Food: considered extinct.Several historical clans, including Alligator, are

Food: considered extinct.Several historical clans, including Alligator, are

Food: Seminole men were good hunters. Fish were speared from canoes. They caught otter, raccoon, bobcats, alligator, turtle, and birds. To catch deer, they would burn a patch of grass. When the new grass grew in, the deer came to feast, and the Seminole caught the deer. Villagers planted crops behind their house and on nearby hammocks.

They did not weed or fertilize or irrigate. Wild plants mingled with the ones they had planted. The Seminole planted pumpkins, squash, and corn. Corn was the main crop.

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They used corn to make corn flour, corn bread, corn pancakes, and even a corn soft drink called sofkee.Sofkee is still a popular soft drink among the Seminoles on reservations today. They sweetened their food with sugar cane, and to get the sugar out of the cane they put wheels on either end of a wooden pole. The men pushed the pole across the cane until it shredded.

Each village had an eating house. This was the biggest house in the village. The women cooked the food, and made food for the entire village.

Everyone ate together. They did not have silverware. They ate with their fingers. The two big meals were breakfast and lunch.Clans: There are eight Seminole clans – Panther, Bear, Deer, Wind, Toad, Bird, Snake, and Otter. Husbands traditionally went to live in the wife’s clan camp.

Each clan is characterized by a non-human entity with which is shares many traits, such as strength, courage, or endurance. Clan members are not supposed to marry within their clan. Children inherit the clan of the mother. One must be at least 1/4 Seminole in order to qualify as a tribal member.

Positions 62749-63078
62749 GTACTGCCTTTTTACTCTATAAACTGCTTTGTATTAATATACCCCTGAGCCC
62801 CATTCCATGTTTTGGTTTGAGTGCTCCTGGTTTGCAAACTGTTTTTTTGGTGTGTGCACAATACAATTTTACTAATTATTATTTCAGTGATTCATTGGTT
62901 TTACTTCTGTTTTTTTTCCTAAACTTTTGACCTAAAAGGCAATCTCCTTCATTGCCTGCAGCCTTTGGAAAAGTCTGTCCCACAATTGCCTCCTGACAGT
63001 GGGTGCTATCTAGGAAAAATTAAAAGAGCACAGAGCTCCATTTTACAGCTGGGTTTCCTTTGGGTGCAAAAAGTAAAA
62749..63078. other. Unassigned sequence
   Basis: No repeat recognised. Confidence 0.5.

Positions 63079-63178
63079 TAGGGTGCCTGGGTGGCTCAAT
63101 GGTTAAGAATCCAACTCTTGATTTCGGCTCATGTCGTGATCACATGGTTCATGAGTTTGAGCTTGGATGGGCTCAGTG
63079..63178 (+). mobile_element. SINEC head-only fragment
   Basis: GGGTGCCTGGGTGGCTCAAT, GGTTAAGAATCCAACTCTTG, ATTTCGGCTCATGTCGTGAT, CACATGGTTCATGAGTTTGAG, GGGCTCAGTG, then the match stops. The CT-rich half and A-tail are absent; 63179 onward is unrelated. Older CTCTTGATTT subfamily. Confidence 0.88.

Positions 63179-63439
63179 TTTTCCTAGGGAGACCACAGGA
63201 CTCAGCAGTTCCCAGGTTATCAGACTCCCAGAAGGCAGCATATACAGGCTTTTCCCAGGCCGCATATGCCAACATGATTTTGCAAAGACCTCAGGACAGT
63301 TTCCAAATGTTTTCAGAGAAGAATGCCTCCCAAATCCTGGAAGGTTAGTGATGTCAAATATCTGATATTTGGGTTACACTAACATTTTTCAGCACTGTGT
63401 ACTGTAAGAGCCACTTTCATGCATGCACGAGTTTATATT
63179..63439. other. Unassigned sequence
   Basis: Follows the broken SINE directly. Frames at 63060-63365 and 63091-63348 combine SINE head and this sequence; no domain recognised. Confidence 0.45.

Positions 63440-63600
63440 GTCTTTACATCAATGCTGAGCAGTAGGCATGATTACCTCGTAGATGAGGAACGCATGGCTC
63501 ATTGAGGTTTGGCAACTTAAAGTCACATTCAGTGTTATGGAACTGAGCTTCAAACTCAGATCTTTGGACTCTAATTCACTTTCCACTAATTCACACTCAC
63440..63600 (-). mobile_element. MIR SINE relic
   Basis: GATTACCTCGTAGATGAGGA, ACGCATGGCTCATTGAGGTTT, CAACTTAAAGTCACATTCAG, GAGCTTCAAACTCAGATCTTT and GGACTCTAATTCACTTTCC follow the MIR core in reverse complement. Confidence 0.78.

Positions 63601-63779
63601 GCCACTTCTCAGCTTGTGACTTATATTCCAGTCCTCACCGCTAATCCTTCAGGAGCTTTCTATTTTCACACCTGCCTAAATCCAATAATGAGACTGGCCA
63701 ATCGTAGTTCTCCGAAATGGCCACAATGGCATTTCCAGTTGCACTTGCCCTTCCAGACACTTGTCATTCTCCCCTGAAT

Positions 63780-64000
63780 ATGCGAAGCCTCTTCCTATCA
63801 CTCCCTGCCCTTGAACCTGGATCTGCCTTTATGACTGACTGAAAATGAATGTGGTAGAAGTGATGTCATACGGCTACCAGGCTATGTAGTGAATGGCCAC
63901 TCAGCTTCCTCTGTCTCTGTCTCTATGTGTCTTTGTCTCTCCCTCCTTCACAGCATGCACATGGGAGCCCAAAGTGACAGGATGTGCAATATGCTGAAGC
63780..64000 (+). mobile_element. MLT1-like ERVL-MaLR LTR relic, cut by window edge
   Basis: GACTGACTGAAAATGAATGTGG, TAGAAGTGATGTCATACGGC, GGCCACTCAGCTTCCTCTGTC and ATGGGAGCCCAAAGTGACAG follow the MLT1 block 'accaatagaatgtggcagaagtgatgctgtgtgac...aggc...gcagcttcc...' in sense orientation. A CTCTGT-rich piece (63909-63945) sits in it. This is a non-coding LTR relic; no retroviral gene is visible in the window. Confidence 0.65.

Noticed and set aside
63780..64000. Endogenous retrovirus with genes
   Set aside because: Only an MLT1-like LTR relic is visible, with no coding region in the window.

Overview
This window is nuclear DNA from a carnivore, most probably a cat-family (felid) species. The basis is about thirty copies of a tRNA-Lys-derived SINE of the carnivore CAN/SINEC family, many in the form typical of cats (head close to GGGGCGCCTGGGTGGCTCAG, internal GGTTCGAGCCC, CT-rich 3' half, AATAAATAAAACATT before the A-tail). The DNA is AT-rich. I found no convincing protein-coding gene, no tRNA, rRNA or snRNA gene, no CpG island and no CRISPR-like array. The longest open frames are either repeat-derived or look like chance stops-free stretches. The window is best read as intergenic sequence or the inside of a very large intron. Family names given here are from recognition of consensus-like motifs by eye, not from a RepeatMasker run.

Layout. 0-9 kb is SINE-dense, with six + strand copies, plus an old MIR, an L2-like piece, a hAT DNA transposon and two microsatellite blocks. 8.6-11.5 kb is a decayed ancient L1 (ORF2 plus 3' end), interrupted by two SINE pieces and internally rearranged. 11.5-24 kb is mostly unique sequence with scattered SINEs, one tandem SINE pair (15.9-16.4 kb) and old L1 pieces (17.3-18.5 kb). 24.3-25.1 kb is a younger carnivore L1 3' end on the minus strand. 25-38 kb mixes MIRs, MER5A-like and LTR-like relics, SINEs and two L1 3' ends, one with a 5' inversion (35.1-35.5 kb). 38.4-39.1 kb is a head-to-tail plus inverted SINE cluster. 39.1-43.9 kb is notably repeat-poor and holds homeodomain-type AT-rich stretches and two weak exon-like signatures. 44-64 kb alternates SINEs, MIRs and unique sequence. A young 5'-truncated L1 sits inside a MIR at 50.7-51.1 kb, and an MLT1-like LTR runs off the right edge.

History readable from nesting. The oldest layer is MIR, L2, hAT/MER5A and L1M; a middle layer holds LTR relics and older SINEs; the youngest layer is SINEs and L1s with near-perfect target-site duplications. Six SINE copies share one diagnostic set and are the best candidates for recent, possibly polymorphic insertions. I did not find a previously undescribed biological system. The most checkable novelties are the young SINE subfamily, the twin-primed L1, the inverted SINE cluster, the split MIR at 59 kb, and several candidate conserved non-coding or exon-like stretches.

When the last female in a clan passes on, the clan is considered extinct.Several historical clans, including Alligator, are now extinct. The Panther clan is the largest clan in today’s Seminole Tribe of Florida. Clothing Because of the warm weather, the Seminole did not like to wear a lot of clothing, like many other tribes.

All Seminole children wore patchwork dresses and a bead necklace, but the girls switched to a blouse and skirt at age three. Seminole men wore breechcloths and leggings made of different types of hides such as deer and sometimes cotton. Seminole women wore wraparound skirts, usually woven from hides also. Shirts were not necessary n Seminole culture, but men and women both wore poncho-style wraps in cool weather. The Seminoles also wore moccasins on their feet. In colonial times, the Seminoles adapted European clothing into their own characteristic styles, including turbans and long colorful tunics for men and full patchwork skirts for women.

Seminoles used a lot of beading in their clothing, and also embroidered it. To complete the woman’s outfit, she wore as many strings of glass necklace beads as she could afford. Seminole baby gets the first strand of beads at birth and additional strands every year thereafter.At middle-age the sequence is reversed, until she finally goes to her grave with the first string of beads given to her at birth. The men cut all their hair close to the head, except a strip about an inch wide, running over the front of the scalp from temple to temple, and another strip, of about the same width, perpendicular to the former, crossing the crown of the head to the nape of the neck.

The women wore their hair back in a ponytail usually tied with a bright ribbon and had bangs. Religion: The Seminole were not very religious people, and very few still practice traditional ceremonies.One being the Green corn dance. Most Native Americans have a similar event within their cultures, stemming from traditional expressions of gratitude to the Creator for providing food. The majority of Seminoles converted to Christianity.

Seminoles had many myths. One called the White Patato Clan which is the story of how when Europeans and Indians had children and the children had no clan so they made one up for those children that being called the white potato clan. Most other Seminole myths taught lessons, and were passed on through generations.

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